A Jury of Her Peers

(Literary Masterpieces, Volume 1)

The daunting nature of Elaine Showalter’s task in A Jury of Her Peers is made apparent by simply noting that the book is the first comprehensive history and assessment of American women writers ever to be published. Even though feminist literary criticism and history have produced an impressive body of work, including several anthologies meant to recover neglected masterpieces and other significant work out of print and forgotten, no scholar has essayed a book-length overview of the achievements of women writers in the United States. To do so invites controversyas Showalter acknowledges in observing that feminist critics have hesitated to make qualitative judgments, wishing to be inclusive of the many women writers who for centuries have not received their due. She believes, however, that the first phase of fully acknowledging women writersthe discovery period begun in the 1970’sis over and that it is time to write a selective history and assessment of those women writers who belong in the American literary canon.

If Showalter had been content only to produce a work of literary history, she could have avoided some of the judgments that reviewers of her book have made concerning her choices. Some reviewers have questioned, for example, the decision to write about Pearl Buck but not Eleanor Clark when they see the latter as manifestly the superior writer. The answer to this question is perhaps that, because Buck was the first woman writer to win the Nobel Prize and because her work has had such an impact on American culture, she deserves a place more than Clark, who appeals to a much smaller audience. This seems like a weak argument, howeverone that Showalter would not have to entertain if she had written a two-volume work. Such a work could have comprised one volume of more objective history followed by a second putting forward a more programmatic argument about which authors covered in the first volume ought to be included in the American literary canon.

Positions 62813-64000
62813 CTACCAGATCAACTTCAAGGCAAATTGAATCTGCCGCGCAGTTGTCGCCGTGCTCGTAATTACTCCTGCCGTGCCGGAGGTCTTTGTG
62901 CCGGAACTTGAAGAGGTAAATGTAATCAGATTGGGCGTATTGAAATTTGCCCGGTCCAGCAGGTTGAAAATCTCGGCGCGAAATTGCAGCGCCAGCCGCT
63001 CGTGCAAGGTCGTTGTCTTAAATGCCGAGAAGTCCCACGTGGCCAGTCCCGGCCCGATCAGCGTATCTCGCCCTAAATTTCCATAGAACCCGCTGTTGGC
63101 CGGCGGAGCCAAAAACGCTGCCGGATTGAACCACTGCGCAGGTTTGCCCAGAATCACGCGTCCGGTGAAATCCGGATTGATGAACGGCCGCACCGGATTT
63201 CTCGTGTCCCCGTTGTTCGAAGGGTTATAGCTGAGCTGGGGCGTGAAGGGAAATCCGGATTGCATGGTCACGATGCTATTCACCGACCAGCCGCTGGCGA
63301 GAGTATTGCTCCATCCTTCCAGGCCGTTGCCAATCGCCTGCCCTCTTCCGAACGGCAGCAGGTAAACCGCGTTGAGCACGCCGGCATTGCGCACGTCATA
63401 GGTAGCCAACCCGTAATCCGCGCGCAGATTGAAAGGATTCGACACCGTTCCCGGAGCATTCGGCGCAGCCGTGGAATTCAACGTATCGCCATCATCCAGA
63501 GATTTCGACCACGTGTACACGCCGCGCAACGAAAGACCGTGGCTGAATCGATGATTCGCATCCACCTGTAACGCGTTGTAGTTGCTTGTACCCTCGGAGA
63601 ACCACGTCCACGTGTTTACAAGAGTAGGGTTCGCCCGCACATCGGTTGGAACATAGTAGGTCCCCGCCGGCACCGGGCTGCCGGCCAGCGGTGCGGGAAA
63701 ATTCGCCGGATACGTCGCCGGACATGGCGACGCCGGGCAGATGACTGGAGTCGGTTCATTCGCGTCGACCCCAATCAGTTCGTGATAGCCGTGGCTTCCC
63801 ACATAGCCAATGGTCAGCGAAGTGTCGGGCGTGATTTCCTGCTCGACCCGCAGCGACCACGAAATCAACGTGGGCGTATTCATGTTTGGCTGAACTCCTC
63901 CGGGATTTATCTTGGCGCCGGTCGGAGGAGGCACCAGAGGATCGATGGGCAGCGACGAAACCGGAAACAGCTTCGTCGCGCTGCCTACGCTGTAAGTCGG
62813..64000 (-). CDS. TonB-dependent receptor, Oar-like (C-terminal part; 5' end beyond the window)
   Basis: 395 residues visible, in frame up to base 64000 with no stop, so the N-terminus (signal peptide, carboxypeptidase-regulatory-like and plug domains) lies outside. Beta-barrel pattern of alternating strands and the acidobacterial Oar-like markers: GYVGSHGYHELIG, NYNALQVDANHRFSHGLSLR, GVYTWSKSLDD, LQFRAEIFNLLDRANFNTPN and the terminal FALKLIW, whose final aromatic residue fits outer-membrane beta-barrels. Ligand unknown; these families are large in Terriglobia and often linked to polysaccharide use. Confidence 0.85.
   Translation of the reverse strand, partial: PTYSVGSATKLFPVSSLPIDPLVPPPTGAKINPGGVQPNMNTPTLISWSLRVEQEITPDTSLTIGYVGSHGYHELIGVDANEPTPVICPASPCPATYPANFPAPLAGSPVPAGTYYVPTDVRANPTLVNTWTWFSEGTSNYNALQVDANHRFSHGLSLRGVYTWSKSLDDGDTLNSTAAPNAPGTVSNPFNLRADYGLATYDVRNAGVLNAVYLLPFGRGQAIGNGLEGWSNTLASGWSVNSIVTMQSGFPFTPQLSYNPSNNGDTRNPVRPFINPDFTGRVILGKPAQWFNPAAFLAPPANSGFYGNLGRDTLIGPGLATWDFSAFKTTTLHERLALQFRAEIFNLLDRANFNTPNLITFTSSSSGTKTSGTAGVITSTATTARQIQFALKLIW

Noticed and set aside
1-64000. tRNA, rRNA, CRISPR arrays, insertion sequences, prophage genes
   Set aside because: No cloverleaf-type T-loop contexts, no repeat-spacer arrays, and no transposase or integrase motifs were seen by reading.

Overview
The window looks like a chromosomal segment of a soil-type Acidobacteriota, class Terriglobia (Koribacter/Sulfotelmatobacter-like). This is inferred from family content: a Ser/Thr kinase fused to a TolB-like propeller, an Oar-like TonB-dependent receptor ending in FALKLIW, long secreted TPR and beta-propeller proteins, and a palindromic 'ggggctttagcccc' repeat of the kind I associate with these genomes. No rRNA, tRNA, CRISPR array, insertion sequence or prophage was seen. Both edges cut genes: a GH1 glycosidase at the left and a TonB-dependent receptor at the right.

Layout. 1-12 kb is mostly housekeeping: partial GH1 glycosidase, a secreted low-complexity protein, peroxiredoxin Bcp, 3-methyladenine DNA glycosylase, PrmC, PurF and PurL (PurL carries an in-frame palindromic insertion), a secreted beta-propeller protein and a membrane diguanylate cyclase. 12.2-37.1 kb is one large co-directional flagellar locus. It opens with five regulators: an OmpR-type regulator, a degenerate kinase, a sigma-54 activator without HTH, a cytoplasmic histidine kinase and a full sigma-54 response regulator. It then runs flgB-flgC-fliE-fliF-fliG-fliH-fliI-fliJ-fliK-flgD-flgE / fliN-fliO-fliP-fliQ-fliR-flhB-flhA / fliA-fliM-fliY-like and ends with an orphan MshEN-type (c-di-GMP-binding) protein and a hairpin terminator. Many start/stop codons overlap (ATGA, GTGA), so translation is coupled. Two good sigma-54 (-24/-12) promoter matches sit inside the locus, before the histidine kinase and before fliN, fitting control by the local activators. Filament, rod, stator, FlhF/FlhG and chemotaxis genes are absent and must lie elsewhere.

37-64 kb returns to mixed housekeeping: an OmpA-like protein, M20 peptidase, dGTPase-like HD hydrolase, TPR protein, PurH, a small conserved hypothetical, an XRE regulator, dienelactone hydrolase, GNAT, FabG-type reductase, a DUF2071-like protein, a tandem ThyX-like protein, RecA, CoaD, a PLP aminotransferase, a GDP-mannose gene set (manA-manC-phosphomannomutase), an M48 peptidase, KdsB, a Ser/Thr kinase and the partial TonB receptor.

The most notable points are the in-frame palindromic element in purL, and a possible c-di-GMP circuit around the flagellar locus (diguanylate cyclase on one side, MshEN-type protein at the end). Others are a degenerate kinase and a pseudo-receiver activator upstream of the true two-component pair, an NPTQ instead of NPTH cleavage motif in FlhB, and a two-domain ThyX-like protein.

The writers that Showalter does discussand there are over 250 of themare, for the most part, presented with considerable flair and concision. Especially noteworthy are Showalter’s discussions of Anne Bradstreet, Harriet Beecher Stowe, and Annie Proulx. The examinations of these three authors stand out, in part, because they exemplify Showalter at her bestmelding historical context with literary achievement. Bradstreet, a dutiful Puritan daughter and wife, nevertheless faced the daunting prospect of life in a new world and was able to write poetry that remains profound and affecting. Stowe, in Showalter’s narrative, is a towering figure not only because of the pervasive influence of her great novel, Uncle Tom’s Cabin: Or, Life Among the Lowly (serial, 1851-1852; book, 1852) but also because of Stowe’s literary experimentation, especially in Dred: A Tale of the Great Dismal Swamp (1856), a work that deserves to be set against the finest achievements in the American novel. Proulx emerges as a true groundbreaker, a woman competing with male authors on their own territory by refashioning the view of the American West in stories such as “Brokeback Mountain” (1997, revised 1999).

For the most part, Showalter eschews sociological explanations as to why very few American women created great literature before the twentieth century, but she does offer the following explanations: Many women believed that their families came first; others had to put up with and were obstructed by husbands who resented their wives’ dedication to literary labors; and middle-class American women writers, unlike their British counterparts, did not usually have servants and were far more directly involved in the day-to-day details of housework and homemaking. The British class system, in other words, actually worked in favor of certain women writers who could assign menial tasks to their servants. Then, too, only a few of the men in charge of the literary establishment were disposed to publish work by women. In this context, those women who did become best-selling novelists seem all the more impressive for their initiative and determination....

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(Literary Masterpieces, Volume 1)

America 200, no. 17 (May 25, 2009): 23-24.

Booklist 105, no. 9/10 (January 1, 2009): 35.

Commentary 127, no. 6 (June, 2009): 74-76.

Commonweal 136, no. 17 (October 9, 2009): 22-23.

The Economist 390, no. 8619 (February 21, 2009): 83-84.

Library Journal 134, no. 3 (February 15, 2009): 108.

New York Review of Books 56, no. 15 (October 8, 2009): 37-38.

The New York Times Book Review, March 8, 2009, p. 16.

Publishers Weekly 256, no. 1 (January 5, 2009): 40-41.

The Times Literary Supplement, May 8, 2009, pp. 11-12.

Weekly Standard 14, no. 42 (July 27, 2009): 32-34.

Women’s Review of Books 26, no. 4 (July/August, 2009): 5-7.